- Cut out classic trigger foods: I cut out foods that lupus patients are advised to stay away from such as processed sugars, large amounts of meat (especially red meat because of its inflammatory properties), fried foods, alfalfa and nightshade vegetables.
- Journal: This is so important. I am now aware of my trigger foods and foods that make me feel sluggish, thanks to the process of intense journaling. I would strongly suggest this for anyone with an autoimmune disease. Being able to look back at times of flare-ups, and a sudden increase of symptoms such as sores in my mouth and nose, and fevers or pain, often times directly correlated with specific foods I was eating.
- Make a List: I think the key for me keeping certain symptoms under control through diet was making a list of foods that I loved and that weren't causing a reaction. Then I researched different recipes that contained these foods so I could have some variety. This also helps to maintain a healthy relationship with food, and to be grateful for all the edibles that you can enjoy.
- Increase whole foods: I began to tweak my diet and increase raw foods and juicing on a daily basis. I try to stick with gluten-free and vegetarian options. That being said, I do have my cheat days! I don’t believe in depriving ourselves of food we crave - just eat these foods in moderation. Pay attention, and see if it causes any immediately or delayed symptoms.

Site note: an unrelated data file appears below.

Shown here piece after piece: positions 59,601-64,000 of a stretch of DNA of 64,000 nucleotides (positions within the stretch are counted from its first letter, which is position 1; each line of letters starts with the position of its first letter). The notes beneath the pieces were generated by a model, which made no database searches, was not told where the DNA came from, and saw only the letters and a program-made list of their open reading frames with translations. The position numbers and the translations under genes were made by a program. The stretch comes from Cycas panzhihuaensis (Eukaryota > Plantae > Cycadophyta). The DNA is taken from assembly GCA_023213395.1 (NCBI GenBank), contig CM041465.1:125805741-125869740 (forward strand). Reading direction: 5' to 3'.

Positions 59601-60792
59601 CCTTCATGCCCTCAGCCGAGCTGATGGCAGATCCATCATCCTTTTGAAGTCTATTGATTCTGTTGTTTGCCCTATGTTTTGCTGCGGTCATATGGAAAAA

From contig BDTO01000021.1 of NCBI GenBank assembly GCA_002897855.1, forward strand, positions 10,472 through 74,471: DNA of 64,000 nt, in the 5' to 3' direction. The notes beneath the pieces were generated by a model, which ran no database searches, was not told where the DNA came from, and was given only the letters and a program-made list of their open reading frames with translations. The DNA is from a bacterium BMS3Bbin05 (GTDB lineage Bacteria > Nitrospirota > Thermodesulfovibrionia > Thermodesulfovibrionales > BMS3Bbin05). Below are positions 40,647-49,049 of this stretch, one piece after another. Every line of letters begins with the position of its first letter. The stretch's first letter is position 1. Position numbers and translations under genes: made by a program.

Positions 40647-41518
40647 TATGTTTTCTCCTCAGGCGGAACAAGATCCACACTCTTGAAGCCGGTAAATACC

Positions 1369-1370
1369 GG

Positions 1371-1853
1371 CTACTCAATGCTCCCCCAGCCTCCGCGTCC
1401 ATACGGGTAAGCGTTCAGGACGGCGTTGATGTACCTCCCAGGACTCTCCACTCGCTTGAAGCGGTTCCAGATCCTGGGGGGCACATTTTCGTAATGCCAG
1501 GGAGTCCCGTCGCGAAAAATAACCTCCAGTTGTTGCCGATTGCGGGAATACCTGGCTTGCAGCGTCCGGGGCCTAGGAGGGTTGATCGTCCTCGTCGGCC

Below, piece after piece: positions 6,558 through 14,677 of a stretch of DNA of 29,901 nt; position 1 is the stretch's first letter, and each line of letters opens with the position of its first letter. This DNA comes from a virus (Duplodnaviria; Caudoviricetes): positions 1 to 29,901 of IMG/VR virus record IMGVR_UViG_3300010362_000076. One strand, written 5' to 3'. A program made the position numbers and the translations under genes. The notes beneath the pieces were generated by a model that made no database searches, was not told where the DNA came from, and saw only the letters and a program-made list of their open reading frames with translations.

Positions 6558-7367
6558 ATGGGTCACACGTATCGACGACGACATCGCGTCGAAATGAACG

I was 23 when I was diagnosed with Lupus. After multiple small strokes, blood clots, heart issues, chemo and more than 30 hospitalizations, I would wind up in a wheelchair at 31 years old. That was one of my worst lupus flares. I was wheelchair bound, confined to a hospital bed, unable to feed or bathe myself, and slowly wasting away. At this point I knew I needed a drastic lifestyle change and that I could not go on living this way. I became fascinated by how combining pharmaceutical options with diet and alternative therapies could possibly help. Through intense juicing, diet changes, and supplementation, I was able to get myself out of the wheelchair. It was a slow process - 7 years - but I went from being fully reliant on others to 100% independent. Today, because of these improvements, I am the reigning Mrs. New York USA Universal, and will compete in Reno this summer at Mrs. USA Universal – something I would not have been able to physically do years ago. Dealing with Lupus for 13 years has taught me many things about the importance of diet, nutrition and exercise. I want to help and inspire others. Here are some lifestyle and diet strategies I wished someone had told me when I was first diagnosed with lupus: